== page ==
The highly publicized Fed report last week (see previous posting) on hedge fund risk gives a useful lesson on the potential folly of using only one variable to asses “risk”.
It’s often said that “correlation goes to 1” in times of distress. The report acknowledges the materiality of cross-strategy correlation in assessing hedge fund risk.
“A key determinant of hedge fund risk is the degree of similarity between the trading strategies of different funds. Similar trading strategies can heighten risk when funds have to close out comparable positions in response to a common shock. For example, many funds had to close out positions during the LTCM crisis to meet margin calls and satisfy risk management constraints.”
Tobias Adrian, author of the report, says that covariance is a better risk measure than correlation because it “captures the extent to which their returns move together (or apart, in the case of negative covariance) in dollar terms”.
Correlation, says Adrian, is less relevant when measuring risk since it only indicates the propensity of strategies to move in the same direction – not the scale of those moves. In his words:
“…it matters little if two funds tend to gain or lose at the same time if such joint gains and losses are only a small fraction of the funds’ total returns.”
He describes, in refreshingly plain English, that correlation is essentially “normalized” by dividing the covariance by the volatilities of the two securities in question. In other words, correlation is a ratio of covariance (in dollars) to volatility (in dollars). So, when volatility drops, correlation rises – even if the actual quantum of the covariance is unchanged.
Recently, both equity markets and hedge funds have had a relatively low volatility. So Adrian wonders if a drop-off in volatility has simply not been matched by a commensurate drop-off in covariance. Such a situation would lead to a rise in correlation. His hypothesis:
“…the distinction is more than a mere technicality: the correlation of hedge fund returns rose both in the period prior to the LTCM crisis and in recent timesâ€”but for different reasons. An increase in the comovement of dollar returns was the leading cause of rising correlation in the 1990s, but a decline in overall volatility explains the recent rise.”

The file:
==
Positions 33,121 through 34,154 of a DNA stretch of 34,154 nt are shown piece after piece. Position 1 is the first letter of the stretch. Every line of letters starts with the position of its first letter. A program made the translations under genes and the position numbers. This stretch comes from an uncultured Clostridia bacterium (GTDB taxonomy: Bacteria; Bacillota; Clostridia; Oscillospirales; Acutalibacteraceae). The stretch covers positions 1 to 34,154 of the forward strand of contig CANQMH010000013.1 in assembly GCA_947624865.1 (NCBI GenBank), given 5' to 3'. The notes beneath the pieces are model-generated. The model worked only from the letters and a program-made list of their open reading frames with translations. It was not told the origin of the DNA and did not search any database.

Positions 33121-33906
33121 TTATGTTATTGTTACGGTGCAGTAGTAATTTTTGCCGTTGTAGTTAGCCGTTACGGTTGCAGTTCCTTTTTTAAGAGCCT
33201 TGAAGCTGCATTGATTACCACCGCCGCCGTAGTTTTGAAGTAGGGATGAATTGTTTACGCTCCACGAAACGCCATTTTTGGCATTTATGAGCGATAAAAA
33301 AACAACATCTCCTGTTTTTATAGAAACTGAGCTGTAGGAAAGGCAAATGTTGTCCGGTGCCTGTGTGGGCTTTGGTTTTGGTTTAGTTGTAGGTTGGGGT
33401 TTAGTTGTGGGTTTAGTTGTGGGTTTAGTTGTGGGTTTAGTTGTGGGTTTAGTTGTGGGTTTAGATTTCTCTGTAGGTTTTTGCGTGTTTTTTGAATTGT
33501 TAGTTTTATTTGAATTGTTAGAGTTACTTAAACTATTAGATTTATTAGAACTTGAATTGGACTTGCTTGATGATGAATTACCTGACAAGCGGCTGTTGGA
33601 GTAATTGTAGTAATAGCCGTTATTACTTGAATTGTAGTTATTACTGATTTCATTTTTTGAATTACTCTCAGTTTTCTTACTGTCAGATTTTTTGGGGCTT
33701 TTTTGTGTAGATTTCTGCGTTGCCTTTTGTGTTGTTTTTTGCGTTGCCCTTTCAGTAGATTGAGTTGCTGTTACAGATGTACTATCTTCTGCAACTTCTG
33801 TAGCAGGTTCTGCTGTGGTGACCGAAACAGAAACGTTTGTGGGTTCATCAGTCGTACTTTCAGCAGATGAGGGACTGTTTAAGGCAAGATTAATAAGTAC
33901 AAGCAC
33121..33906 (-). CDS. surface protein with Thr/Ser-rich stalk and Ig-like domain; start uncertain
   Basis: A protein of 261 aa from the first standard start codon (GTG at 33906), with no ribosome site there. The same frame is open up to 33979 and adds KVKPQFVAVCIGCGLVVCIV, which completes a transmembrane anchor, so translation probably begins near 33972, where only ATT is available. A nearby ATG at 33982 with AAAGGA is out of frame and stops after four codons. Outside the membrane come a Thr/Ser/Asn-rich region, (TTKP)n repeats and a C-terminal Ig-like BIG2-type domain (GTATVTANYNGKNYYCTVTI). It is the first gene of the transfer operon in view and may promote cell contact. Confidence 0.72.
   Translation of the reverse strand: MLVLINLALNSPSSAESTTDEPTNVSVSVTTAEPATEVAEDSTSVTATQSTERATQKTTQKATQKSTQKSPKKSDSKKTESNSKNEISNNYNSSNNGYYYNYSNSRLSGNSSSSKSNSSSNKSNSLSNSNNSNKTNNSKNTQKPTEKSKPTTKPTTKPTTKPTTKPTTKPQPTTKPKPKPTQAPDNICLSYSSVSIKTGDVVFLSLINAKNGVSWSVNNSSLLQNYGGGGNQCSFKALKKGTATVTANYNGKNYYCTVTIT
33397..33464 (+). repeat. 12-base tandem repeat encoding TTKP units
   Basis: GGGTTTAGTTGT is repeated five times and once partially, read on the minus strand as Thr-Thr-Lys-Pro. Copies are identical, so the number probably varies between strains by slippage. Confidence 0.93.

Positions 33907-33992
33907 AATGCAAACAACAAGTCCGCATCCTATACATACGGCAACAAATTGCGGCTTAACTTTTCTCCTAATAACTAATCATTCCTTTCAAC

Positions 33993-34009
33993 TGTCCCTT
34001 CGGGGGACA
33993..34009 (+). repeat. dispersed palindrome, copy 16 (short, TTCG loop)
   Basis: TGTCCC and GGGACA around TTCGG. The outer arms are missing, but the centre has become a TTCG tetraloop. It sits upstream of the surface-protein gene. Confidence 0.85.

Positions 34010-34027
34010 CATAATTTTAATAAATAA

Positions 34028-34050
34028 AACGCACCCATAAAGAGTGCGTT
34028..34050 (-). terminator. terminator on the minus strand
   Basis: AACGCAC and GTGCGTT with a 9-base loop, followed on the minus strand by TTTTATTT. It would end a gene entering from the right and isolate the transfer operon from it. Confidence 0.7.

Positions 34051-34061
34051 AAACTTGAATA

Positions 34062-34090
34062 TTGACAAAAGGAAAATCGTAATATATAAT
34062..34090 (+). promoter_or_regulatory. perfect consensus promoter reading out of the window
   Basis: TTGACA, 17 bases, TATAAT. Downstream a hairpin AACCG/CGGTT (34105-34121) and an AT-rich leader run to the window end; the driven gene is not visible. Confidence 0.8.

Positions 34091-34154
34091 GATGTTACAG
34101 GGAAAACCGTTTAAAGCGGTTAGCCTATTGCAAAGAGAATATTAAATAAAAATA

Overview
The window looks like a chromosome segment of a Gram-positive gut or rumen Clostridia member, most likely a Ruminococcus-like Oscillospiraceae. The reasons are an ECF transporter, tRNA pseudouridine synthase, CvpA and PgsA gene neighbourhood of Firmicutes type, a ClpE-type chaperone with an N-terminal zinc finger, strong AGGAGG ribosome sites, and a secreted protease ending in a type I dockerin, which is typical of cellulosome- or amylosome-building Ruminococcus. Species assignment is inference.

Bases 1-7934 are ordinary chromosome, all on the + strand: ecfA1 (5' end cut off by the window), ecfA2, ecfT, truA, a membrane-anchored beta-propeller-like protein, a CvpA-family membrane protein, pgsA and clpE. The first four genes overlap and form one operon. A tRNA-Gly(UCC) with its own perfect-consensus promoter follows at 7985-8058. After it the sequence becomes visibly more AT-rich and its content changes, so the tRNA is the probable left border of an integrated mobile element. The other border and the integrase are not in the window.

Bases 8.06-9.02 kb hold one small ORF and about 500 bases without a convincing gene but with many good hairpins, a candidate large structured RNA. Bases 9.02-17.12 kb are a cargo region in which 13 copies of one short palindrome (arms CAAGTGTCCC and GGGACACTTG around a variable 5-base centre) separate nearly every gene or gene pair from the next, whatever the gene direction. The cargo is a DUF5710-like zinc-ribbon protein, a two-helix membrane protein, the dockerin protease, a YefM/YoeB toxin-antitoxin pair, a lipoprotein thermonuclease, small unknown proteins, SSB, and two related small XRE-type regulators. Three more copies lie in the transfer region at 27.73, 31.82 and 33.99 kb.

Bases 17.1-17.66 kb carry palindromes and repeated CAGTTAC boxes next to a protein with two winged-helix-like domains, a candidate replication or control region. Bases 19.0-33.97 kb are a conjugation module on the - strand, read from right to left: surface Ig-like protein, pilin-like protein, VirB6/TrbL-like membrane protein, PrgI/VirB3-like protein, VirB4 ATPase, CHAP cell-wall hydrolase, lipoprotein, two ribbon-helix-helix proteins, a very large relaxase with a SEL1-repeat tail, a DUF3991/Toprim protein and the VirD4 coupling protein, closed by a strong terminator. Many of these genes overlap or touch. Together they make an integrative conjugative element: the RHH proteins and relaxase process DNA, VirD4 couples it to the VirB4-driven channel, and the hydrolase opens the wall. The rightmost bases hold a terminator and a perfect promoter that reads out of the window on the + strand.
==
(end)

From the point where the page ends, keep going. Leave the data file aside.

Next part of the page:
First, the report shows the chart that has everyone worried. As you can see, it shows that hedge funds are more “correlated” then ever:
But wait, says Adrian. The two components of correlation, covariance and volatility, give us more insight into what is going on. We are now experiencing a low covariance and an even lower volatility.
To conclude, Adrian looks specifically at the months surrounding September 1998 and the LTCM crisis. He compares the correlation of equities to the cross-correlation of hedge funds in the fall of 1998 and finds that it is actually equities, not hedge funds that are more prone to show a lot of comovement in times of distress.
“Our finding that the onset of the LTCM event was not associated with an increase in hedge fund correlations contrasts with other results showing how asset returns behave during financial crises…
“The behavior of equity correlations contrasts strongly with that of hedge fund correlations during the LTCM crisis. As we observed earlier, hedge fund correlations did not spike during either the Russian default or the LTCM event. Taken together, these results suggest that the investment strategies of hedge funds differ substantially from those of marginal equity investors. In particular, the spike in hedge fund cross-sectional volatility in August 1998 illustrates the heterogeneity of hedge fund investment strategies.”
And so a story that began with the headline “Hedge Fund Risk Highest Since 1998” actually ends up arguing A) that hedge fund comovement is actually quite low, and B) that hedge fund correlation is more likely to remain low in a crisis than equity market correlation.